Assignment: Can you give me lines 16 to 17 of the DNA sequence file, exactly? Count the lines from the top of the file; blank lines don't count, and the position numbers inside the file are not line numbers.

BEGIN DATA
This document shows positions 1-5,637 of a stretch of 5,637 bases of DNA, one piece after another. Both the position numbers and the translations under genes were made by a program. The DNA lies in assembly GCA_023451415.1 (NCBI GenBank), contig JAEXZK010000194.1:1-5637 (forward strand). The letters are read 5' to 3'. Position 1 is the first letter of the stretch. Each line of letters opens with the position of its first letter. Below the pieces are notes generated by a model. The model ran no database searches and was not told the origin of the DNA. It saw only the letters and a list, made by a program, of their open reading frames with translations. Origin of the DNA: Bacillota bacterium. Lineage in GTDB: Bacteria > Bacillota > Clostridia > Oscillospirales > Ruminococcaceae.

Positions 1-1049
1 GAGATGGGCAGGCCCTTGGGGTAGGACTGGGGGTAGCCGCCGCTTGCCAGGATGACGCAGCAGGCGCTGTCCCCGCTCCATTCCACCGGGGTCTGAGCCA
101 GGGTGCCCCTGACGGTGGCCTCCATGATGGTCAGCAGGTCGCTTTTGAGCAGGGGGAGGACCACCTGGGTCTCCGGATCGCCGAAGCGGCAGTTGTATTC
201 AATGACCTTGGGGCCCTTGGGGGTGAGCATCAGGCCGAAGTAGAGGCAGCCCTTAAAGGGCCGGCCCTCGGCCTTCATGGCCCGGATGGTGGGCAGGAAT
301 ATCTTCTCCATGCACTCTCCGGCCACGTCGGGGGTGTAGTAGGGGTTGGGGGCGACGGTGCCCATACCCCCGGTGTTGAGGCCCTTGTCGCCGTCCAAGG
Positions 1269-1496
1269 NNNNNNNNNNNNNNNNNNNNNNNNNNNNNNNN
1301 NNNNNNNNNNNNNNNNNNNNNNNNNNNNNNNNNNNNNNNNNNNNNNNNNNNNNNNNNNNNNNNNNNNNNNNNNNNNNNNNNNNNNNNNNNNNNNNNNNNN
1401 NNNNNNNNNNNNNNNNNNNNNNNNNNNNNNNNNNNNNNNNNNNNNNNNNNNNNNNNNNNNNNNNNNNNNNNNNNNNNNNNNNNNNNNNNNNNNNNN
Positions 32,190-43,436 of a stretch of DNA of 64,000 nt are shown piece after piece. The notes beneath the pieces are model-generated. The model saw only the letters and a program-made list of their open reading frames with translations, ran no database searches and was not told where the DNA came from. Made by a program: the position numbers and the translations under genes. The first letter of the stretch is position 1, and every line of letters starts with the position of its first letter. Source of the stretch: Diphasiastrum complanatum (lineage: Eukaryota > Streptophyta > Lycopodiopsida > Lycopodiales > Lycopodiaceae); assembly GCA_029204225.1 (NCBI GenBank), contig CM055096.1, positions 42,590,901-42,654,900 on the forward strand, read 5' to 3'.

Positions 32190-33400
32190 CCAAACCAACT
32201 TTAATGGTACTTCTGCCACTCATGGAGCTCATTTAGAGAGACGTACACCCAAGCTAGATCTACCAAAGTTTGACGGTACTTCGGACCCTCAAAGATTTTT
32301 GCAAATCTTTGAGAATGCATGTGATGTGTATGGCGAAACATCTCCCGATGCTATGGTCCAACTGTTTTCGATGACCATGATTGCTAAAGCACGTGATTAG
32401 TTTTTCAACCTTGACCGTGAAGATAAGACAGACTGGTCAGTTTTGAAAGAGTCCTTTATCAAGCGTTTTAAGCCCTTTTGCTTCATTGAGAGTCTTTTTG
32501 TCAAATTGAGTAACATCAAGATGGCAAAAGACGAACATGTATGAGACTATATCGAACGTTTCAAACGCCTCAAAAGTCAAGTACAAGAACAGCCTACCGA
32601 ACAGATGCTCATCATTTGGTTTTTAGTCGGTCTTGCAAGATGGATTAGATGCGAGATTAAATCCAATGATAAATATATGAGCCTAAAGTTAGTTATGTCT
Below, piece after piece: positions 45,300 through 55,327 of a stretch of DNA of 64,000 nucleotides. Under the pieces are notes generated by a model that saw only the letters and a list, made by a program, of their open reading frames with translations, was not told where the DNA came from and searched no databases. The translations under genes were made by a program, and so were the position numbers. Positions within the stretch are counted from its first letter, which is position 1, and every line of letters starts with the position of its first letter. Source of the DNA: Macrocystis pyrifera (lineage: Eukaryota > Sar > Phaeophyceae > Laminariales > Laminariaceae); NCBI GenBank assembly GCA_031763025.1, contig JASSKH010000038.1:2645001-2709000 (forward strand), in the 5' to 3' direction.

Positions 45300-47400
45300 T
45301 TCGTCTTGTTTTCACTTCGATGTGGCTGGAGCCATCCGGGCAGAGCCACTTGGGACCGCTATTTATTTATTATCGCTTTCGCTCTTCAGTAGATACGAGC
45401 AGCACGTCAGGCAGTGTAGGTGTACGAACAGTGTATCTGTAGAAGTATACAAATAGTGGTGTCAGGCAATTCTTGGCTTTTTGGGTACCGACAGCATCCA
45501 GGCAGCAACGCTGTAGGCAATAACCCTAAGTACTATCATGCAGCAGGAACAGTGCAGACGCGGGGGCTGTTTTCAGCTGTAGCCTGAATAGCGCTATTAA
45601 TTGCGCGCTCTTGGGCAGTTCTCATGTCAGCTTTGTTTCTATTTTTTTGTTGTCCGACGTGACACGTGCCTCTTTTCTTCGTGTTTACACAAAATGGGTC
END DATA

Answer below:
32401 TTTTTCAACCTTGACCGTGAAGATAAGACAGACTGGTCAGTTTTGAAAGAGTCCTTTATCAAGCGTTTTAAGCCCTTTTGCTTCATTGAGAGTCTTTTTG
32501 TCAAATTGAGTAACATCAAGATGGCAAAAGACGAACATGTATGAGACTATATCGAACGTTTCAAACGCCTCAAAAGTCAAGTACAAGAACAGCCTACCGA